I have two endogenous variables $x_1$ and $x_2$ and am trying to estimate the following model:

$$y = \theta_0 + \theta_1 x_1 + \theta_2 x_2 + \theta_{12} x_{12}$$

where $x_{12} = x_1\times x_2$. I'm particularly interested in the interaction term $\theta_{12}$. I also have two variables $z_1$ and $z_2$ that are valid instruments for $x_1$ and $x_2$, thus $z_{12} = z_1\times z_2$ is a valid instrument for $x_{12}$. I know that models with more than one endogenous variable are difficult to interpret.

If I were to use 2SLS, would I need to regress $x_{12}$ against the entire set of IVs $z = \left\{z_1, z_2, z_1\times z_2\right\}$? Also, what is the risk in regressing $y$ against $\hat{x}_1$, $\hat{x}_2$ and $\hat{x}_1\times \hat{x}_2$ (instead of $\hat{x}_{12})$?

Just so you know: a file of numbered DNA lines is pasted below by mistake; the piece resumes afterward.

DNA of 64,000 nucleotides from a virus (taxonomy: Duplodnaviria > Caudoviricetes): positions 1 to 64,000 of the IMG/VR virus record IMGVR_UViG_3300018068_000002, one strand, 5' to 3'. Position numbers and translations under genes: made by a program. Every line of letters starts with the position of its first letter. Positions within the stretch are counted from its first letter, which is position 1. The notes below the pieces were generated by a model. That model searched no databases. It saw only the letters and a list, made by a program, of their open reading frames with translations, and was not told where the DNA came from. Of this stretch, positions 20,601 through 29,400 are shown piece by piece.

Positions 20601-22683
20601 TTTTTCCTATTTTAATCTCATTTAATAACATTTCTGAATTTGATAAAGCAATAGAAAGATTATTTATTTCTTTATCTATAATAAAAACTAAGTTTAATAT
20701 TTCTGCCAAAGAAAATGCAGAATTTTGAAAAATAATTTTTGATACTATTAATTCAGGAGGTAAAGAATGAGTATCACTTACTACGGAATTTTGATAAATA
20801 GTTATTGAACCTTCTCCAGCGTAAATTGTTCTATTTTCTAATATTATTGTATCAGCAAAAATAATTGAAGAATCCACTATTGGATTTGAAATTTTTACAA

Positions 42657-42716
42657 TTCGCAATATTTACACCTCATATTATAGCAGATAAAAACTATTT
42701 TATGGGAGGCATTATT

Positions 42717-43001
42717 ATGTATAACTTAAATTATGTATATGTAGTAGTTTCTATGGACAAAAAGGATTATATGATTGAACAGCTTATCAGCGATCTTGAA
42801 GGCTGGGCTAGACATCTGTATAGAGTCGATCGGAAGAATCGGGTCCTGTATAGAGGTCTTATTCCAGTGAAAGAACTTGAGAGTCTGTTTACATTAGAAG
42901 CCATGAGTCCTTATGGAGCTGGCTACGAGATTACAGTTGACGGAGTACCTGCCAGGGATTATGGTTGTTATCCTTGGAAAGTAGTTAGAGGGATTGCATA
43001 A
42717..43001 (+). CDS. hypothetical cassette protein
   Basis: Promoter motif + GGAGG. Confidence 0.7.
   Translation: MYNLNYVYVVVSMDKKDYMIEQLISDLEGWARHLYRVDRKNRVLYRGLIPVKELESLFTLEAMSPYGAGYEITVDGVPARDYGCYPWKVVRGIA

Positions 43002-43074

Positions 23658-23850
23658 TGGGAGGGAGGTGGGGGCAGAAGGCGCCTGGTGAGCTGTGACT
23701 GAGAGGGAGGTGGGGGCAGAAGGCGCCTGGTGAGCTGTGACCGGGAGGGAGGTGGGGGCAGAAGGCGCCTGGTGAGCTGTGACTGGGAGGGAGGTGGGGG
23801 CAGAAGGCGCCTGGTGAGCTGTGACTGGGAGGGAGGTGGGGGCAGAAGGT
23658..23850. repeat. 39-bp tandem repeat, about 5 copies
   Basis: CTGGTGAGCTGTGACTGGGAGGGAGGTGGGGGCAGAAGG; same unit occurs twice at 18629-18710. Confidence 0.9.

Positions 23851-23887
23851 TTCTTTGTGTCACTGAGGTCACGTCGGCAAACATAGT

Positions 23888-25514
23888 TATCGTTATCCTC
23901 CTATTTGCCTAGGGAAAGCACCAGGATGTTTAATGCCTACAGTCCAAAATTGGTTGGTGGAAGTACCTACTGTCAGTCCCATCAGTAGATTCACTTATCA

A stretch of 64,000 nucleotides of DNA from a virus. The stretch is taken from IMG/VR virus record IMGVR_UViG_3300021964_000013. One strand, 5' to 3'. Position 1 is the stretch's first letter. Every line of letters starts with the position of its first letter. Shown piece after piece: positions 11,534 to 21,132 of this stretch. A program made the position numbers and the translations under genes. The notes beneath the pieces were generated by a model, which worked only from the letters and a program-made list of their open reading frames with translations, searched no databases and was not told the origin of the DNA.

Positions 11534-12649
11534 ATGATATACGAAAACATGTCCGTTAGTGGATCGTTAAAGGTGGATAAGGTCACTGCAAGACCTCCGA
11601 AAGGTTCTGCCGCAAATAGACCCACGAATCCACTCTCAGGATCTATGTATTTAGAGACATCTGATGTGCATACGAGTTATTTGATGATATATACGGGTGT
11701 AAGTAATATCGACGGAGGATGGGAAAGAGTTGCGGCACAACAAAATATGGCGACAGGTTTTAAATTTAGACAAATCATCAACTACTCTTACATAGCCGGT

In the end, I would like to work with summary statistics only, for example by first regressing $x_1$, $x_2$, $x_{12}$ and $y$ on each instrument and then using inverse-variance weighting—like in the case of Mendelian randomization—to estimate $\theta_{12}$. Is the IVW estimate the same as the 2SLS estimate when an interaction term is present in the model?

  • 2
    $\begingroup$ The answer to your questions are likely to depend on the context. For example, in what way is $x_{12}$ endogenous conditioning on $x_1$ and $x_2$? Even though $x_1$ and $x_2$ may be endogenous, their interaction may be exogenous when conditioning on them individually. If all are endogenous, then your choice of instruments will depend on how they relate to each other. Maybe the figures in arxiv.org/ftp/arxiv/papers/1301/1301.0560.pdf is of use. $\endgroup$ – Elias Dec 19 '19 at 8:53

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